Research as Art

Abellona U explaining her piece “A dream of metabonomics” to the judges.

Imperial’s PhD students displayed their artistic prowess at the Summer Showcase last week. Hosted by the Graduate School, the event saw 91 PhD students submit their most imaginative entries in a poster and ‘Research as Art’ competition. Judges included Imperial academics, artists, research students and individuals who were not scientists by profession.

One of the PhD students to take part was Surgery and Cancer’s Abellona U, who created an art installation for the competition. Below Abellona tells us more about why she got involved and how the piece represents her research.

“I have always wanted to represent my research in the form of art. This artwork represents research in metabonomics in general, applied to my particular research focus – hepatocellular carcinoma.

One way to interpret the work is to start from the human figure and go clockwise. The figure could represent our study participants who donate samples for us to analyse and generate data depicted by the metal wires.

Together these data give us a snapshot of the metabolism of a person. Metabolic network is represented in a dream-like manner on the first side of the double-sided painting. Though seemingly abstract, each component is in fact representing certain actual metabolic pathway. This is where the intricate metabolic network is working in balance, under tight regulation.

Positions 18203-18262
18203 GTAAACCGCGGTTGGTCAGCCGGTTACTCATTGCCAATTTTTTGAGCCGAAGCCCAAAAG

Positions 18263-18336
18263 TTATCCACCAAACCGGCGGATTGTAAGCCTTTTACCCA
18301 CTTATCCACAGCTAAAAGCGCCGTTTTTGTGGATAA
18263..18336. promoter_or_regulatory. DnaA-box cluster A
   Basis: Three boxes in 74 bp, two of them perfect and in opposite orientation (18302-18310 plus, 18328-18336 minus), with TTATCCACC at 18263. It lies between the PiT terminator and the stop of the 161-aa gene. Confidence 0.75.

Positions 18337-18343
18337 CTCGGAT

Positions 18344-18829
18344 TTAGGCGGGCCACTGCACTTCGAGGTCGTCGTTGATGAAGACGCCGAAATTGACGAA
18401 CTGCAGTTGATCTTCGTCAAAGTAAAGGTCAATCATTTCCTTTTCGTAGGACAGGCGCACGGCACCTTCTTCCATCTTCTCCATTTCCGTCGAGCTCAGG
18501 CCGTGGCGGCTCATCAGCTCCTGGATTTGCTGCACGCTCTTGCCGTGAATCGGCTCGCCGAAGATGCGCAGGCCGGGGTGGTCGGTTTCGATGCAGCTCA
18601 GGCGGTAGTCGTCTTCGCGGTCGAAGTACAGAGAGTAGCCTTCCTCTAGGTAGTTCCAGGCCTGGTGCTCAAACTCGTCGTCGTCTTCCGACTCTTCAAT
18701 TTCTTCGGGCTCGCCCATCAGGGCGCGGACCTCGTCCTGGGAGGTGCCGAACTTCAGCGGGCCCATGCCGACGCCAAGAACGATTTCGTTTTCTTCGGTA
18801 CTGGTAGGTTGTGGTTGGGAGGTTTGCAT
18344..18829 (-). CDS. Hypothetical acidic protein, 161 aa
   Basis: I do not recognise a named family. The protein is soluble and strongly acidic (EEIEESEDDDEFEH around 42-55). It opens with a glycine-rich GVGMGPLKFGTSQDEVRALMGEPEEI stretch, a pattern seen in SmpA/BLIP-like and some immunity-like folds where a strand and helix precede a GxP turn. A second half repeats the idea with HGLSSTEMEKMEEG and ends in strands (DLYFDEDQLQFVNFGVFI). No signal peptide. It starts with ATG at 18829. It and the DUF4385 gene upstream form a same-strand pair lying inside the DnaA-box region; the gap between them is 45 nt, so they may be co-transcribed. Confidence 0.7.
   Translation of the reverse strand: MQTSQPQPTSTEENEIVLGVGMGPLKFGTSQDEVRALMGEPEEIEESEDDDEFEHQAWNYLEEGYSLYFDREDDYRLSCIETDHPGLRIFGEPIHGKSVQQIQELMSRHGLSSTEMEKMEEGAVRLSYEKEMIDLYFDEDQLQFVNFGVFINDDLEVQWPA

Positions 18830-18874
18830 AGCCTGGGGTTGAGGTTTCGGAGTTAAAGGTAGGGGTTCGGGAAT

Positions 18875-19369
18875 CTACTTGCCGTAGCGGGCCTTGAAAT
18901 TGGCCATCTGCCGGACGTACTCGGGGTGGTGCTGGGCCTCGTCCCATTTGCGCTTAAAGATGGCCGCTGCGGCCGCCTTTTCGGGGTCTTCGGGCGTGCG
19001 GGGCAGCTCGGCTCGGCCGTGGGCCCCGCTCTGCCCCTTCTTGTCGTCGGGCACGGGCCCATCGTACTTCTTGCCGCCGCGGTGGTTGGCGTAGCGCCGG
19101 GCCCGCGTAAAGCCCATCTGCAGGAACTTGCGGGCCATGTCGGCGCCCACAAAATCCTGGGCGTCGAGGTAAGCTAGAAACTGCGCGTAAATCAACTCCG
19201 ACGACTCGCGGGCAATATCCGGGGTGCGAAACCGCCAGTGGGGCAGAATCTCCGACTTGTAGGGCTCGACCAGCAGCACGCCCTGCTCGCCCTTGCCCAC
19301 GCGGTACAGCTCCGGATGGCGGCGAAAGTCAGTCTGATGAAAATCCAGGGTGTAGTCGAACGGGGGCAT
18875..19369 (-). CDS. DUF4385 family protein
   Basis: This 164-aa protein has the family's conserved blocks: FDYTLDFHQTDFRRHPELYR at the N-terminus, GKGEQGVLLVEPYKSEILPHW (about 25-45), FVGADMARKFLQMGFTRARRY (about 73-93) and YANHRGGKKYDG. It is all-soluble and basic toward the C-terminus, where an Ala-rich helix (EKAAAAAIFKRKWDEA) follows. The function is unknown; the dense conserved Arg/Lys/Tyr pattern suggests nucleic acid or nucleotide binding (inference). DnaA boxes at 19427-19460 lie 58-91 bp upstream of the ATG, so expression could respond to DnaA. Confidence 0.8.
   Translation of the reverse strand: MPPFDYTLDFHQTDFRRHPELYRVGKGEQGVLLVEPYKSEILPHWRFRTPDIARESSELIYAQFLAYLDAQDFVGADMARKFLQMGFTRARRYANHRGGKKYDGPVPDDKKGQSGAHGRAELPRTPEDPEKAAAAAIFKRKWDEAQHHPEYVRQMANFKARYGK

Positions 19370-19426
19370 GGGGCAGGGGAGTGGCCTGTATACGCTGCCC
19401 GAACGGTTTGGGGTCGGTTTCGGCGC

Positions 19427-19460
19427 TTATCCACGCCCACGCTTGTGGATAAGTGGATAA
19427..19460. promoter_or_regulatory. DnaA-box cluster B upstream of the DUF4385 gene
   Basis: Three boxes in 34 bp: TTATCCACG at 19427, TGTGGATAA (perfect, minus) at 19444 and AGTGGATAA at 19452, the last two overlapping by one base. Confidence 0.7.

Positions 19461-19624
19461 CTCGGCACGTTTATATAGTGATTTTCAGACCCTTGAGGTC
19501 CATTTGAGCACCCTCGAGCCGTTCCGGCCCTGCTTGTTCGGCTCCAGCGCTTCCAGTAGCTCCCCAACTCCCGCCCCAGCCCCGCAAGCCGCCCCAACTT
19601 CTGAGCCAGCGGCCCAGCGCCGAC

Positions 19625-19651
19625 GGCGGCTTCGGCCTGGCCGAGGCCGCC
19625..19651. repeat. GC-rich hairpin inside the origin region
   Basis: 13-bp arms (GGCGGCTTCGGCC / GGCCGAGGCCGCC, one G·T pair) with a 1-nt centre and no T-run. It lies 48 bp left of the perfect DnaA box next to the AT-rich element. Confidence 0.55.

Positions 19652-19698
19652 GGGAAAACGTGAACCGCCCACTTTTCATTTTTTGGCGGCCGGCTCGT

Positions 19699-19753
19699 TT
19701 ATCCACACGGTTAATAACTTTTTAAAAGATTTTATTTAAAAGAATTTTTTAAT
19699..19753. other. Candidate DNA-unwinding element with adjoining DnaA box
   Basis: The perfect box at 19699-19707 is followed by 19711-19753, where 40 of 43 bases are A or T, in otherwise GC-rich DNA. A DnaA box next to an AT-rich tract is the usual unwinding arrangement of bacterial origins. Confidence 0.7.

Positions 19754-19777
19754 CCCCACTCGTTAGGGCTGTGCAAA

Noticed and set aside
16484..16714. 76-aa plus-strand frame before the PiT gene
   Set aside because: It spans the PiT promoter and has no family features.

On the other side of the double-sided painting, however, is where metabolism is not working as it should. The focus of my research is on hepatocellular carcinoma (HCC). So depicted here is an impression of how metabolism goes awry in cancer cells. In contrast to the balance and tight regulation on the other side, there are random, unpredictable changes.

The goal of my research is to identify biomarkers for diagnosing HCC earlier. The circles on the canvas represent the biomarkers that I aim to identify. Each contributing a certain weight towards a statistical model, represented by the threads of different thickness, it will inform us about whether a patient needs further investigations for HCC. This brings us back to the human figure, the patient, what this is all about.

It is a circle because this cycle is repeated again and again for validation. The piece is called “A dream of metabonomics”. It is a dream in two senses: 1) dream as in distorted reality – the abstract representation of actual science; 2) dream as in a goal, as this is a goal of humanity’s.”

The submissions for the competition are currently on display in Blythe Gallery until the 18 September.

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